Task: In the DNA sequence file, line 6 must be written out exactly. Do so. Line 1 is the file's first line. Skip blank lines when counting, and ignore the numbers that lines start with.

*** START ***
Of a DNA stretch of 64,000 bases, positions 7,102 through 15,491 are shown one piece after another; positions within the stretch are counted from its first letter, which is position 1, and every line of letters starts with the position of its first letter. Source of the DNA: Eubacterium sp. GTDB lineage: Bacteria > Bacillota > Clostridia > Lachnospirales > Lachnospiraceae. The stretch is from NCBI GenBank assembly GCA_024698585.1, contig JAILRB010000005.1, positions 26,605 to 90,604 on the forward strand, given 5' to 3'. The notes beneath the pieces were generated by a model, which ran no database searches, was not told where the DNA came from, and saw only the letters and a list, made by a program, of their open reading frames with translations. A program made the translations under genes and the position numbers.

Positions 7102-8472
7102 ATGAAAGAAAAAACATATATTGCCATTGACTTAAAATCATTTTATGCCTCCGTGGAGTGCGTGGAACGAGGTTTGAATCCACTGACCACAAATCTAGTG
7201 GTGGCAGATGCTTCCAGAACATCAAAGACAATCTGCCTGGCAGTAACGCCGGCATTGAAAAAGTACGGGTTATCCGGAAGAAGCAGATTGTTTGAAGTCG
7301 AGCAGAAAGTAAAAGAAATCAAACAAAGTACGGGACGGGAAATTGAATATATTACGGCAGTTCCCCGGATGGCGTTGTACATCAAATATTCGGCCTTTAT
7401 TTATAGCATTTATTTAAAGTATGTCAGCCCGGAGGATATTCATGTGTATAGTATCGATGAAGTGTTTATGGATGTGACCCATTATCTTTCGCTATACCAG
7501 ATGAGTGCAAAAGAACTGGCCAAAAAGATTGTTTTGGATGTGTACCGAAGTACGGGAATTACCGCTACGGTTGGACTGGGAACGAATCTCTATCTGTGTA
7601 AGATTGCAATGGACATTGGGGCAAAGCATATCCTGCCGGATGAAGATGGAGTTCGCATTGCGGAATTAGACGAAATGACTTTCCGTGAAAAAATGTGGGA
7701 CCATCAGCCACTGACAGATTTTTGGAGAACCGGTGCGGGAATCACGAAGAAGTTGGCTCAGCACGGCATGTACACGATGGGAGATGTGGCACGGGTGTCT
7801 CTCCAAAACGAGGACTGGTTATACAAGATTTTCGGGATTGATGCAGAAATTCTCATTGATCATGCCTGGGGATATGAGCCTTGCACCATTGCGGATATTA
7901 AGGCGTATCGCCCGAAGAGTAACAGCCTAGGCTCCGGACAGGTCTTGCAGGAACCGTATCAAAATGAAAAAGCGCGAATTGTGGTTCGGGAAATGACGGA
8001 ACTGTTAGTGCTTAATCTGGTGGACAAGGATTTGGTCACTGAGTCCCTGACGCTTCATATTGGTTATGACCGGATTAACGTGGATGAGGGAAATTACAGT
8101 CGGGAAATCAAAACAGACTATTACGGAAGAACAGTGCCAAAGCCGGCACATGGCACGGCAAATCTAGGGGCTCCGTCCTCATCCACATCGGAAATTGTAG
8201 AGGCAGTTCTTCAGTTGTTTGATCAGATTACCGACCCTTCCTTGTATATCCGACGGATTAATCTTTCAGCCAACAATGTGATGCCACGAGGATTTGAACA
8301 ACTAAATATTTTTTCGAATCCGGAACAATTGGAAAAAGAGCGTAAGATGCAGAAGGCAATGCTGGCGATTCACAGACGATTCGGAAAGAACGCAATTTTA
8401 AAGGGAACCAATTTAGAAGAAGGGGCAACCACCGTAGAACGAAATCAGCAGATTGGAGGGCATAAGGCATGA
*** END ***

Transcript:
7401 TTATAGCATTTATTTAAAGTATGTCAGCCCGGAGGATATTCATGTGTATAGTATCGATGAAGTGTTTATGGATGTGACCCATTATCTTTCGCTATACCAG